Graduate Courses Fall 2023


Classes are listed alphabetically according to their first department listing. For the most up-to-date listings, check the Yale Course Search  website. ​To add or remove a course from this list, email

Preliminary Draft - Last updated 3/10/23

Please note that this list may change as courses are added.

AFAM 771 (17673) / HIST 729 / AMST 830
The American Carceral State
Elizabeth Hinton
T 1:30-3:20pm
This readings course examines the historical development of the U.S. carceral state, focusing on policing practices, crime control policies, prison conditions, and the production of scientific knowledge in the twentieth century. Key works are considered to understand the connections between race and the development of legal and penal systems over time, as well as how scholars have explained the causes and consequences of mass incarceration in America. Drawing from key insights from new histories in the field of American carceral studies, we trace the multifaceted ways in which policymakers and officials at all levels of government have used criminal law, policing, and imprisonment as proxies for exerting social control in communities of color throughout U.S. history.

AFST 833 (17676) / HIST 833
Agrarian History of Africa
Robert Harms
W 9:25am-11:15am
This course examines changes in African rural life from precolonial times to the present. Issues to be examined include land use systems, rural modes of production, gender roles, markets and trade, the impact of colonialism, cash cropping, rural-urban migration, and development schemes.

ANTH 541 (18529) / ENV 836 / HIST 965 / PLSC 779
Agrarian Societies: Culture, Society, History, and Development
Jonathan Wyrtzen and Marcela Echeverri Munoz
W 1:30-3:20pm
An interdisciplinary examination of agrarian societies, contemporary and historical, Western and non-Western. Major analytical perspectives from anthropology, economics, history, political science, and environmental studies are used to develop a meaning-centered and historically grounded account of the transformations of rural society. Team-taught.
ANTH 963 (17677) / HIST 963 / HSAR 841 / HSHAM 691
Topics in the Environmental Humanities
Paul Sabin and Sunil Amrith
T 5:30-7:20pm
This is the required workshop for the Graduate Certificate in Environmental Humanities. The workshop meets six times per term to explore concepts, methods, and pedagogy in the environmental humanities, and to share student and faculty research. Each student pursuing the Graduate Certificate in Environmental Humanities must complete both a fall term and a spring term of the workshop, but the two terms of student participation need not be consecutive. The fall term each year emphasizes key concepts and major intellectual currents. The spring term each year emphasizes pedagogy, methods, and public practice. Specific topics vary each year. Students who have previously enrolled in the course may audit the course in a subsequent year. This course does not count toward the coursework requirement in history. Open only to students pursuing the Graduate Certificate in Environmental Humanities.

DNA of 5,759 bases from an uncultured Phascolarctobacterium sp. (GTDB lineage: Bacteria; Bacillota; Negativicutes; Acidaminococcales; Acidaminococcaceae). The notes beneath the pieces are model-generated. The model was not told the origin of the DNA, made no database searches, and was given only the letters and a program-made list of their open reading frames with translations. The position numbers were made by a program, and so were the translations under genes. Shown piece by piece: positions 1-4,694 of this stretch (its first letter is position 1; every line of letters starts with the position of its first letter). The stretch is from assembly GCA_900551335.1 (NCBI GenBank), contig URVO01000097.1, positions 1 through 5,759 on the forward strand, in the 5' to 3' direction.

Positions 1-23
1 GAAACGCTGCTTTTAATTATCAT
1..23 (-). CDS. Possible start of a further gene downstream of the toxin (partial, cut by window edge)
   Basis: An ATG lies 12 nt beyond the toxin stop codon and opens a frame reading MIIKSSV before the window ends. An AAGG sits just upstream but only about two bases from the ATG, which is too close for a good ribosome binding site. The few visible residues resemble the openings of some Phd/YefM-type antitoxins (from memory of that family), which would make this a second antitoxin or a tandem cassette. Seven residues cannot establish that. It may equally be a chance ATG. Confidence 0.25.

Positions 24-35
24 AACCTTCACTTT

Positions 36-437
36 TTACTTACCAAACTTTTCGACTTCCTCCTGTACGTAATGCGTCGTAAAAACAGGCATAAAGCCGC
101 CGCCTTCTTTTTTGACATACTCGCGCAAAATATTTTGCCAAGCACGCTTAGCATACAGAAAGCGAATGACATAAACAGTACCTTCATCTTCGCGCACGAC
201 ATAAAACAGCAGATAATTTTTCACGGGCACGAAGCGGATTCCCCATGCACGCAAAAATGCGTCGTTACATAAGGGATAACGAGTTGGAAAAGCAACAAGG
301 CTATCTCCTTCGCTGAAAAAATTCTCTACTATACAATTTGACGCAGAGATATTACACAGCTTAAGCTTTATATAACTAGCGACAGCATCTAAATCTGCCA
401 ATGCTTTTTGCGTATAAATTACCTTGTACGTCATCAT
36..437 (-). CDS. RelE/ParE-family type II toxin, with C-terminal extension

ER&M 730 (18521)
Race, Migration, and Coloniality in Europe
Fatima El-Tayeb
W 1:30pm-3:20pm
Europe’s rise to global dominance is inseparable from the invention of race as a key structuring principle of modernity. Yet, despite the geographic and intellectual origin of this concept in Europe and the explicitly race-based policies of both its fascist regimes and its colonial empires, the continent often is marginal at best in discourses on race. This is particularly true for contemporary configurations, which are often closely identified with the United States as center of both structural racism and of resistance to it. Europe diverges from the US model of racialization in ways that tend to be misread, especially on the continent itself, as the absence of race as a relevant social and political category. Accordingly, most Europeans continue to believe that racial thinking has had no lasting impact on the continent, that race matters everywhere but in Europe and is brought there exclusively through non-white others, whose presence is perpetually perceived as recent, temporary, and problematically upsetting a prior non-racial normalcy. Contrary to this perception, while racial slavery and native dispossession and genocide were foundational to the United States, in Europe, the racializing of religion and colonialism fundamentally shaped and continue to shape the continental identity. Until recently, however, this history was virtually absent from public debates, official commemorations, and policy decisions. This course is devoted to exploring the numerous counter-histories challenging the dominant narrative of European “colorblindness,” among them the long history of European Roma and Sinti, the racialization of Muslims, the mainstreaming of white supremacy and the ongoing “refugee crisis,” European economic neocolonialism in Africa, anti-Blackness and the legacies of slavery and colonialism, the relationship between racism and anti-Semitism, and strategies of resistance by racialized communities.
HIST 883 (17659)
Urban Japan Workshop: Cities and Society, c. 1500–2000
Daniel Botsman
W 1:30pm-3:20pm
Japan is not only home to the largest and, by some measures, most livable, city in the world today, but also it boasts one of the richest archives for the study of urban history.  The Urban Japan Workshop offers graduate students and advanced undergraduates the opportunity to explore the rich scholarly literature on Japanese cities across time, while also developing their own individual research projects.